• Josh Robertson

With, Be, Do: Genesis 1 & 2 as Pinned Tweet

Jesus was a threat to all of the powerful interests in his tribe,[1] and some folks from one of these groups wanted to expose him. So they asked the troublemaker a tough question on a thorny issue.


“Is it lawful to divorce one's wife for any cause?”[2]


Jesus responded by having his audience think about a story from the tribe’s scriptures, the one told on the first couple pages, which we now know as Genesis 1 & 2:


“Have you not read that he who created them from the beginning made them male and female? ‘Therefore a man shall leave his father and his mother and hold fast to his wife, and the two shall become one flesh.’ So they are no longer two but one flesh. What therefore God has joined together, let not man separate,” he said.[3]

His questioners were puzzled by this response. Why then had Moses permitted divorce?[4]


Jesus explained.


“Because of your hardness of heart Moses allowed you to divorce your wives, but from the beginning it was not so.”[5]

Jesus seemed to see in the literature of Genesis 1 & 2 a picture of what’s ideal: the shape the world and its inhabitants take when all parties involved possess evergreen significance, satisfaction, and strength.[6]


According to Jesus, the ideals on display in Genesis 1 & 2 have not been cancelled. And since Genesis 1 & 2 show us what’s good,[7] Jesus viewed them as worthy of deep, prolonged meditation.


So then what do Genesis 1 & 2 say is ideal for human beings?


In an ideal world


With


Then God said, "Let us make man in our image, after our likeness.”[8]

Ideally, we’d be with God. As Geoff Holsclaw says, “We were made for union with God as the divine “idols” placed within the garden/creation temple of God.”[9] Dr. Crispin Fletcher-Louis says it like this: God “made the human, man and woman together, to be his real presence in the cosmos.”[10] There are, then, at least two senses in which, in an ideal world, we’d be with God: we’d be where he is (basking in the light of his presence), and we’d be associated with him (functioning as the light of his presence). We’d be his representatives.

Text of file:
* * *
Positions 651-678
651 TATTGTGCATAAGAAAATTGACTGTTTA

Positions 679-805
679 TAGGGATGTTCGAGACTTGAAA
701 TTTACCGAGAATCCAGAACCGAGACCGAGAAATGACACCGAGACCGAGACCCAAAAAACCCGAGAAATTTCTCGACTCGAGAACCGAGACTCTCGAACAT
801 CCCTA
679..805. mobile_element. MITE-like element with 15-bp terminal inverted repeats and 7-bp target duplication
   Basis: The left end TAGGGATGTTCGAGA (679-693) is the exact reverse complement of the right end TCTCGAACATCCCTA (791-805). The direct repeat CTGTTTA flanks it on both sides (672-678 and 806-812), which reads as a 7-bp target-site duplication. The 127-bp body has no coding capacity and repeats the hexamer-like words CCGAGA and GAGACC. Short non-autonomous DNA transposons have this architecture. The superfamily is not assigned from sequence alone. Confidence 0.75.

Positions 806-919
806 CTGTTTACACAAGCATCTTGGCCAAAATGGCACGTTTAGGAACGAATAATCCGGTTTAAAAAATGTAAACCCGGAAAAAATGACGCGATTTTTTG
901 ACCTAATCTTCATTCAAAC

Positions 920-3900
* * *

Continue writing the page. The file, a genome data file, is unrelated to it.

Be


And the LORD God planted a garden in Eden, in the east, and there he put the man whom he had formed. And out of the ground the LORD God made to spring up every tree that is pleasant to the sight and good for food. The tree of life was in the midst of the garden, and the tree of the knowledge of good and evil.[11]

The LORD God took the man and put him in the garden of Eden to work it and keep it. And the Lord God commanded the man, saying, “You may surely eat of every tree of the garden, but of the tree of the knowledge of good and evil you shall not eat, for in the day that you eat of it you shall surely die.”[12]

Ideally, we’d be people who resemble God by receiving the wisdom that comes from God. The tree of life in the middle of the garden represents God’s wisdom, and to eat from the tree of life is to listen to God, to be guided by him, and ultimately, to be filled.[13] On the other hand, when we eat from the tree of the knowledge of good and evil, we suspect that God is holding something back from us, something exceedingly good, and we define ‘wisdom’ for ourselves, based on what seems good in our own eyes.


Do


And let them have dominion over the fish of the sea and over the birds of the heavens and over the livestock and over all the earth and over every creeping thing that creeps on the earth."
So God created man in his own image,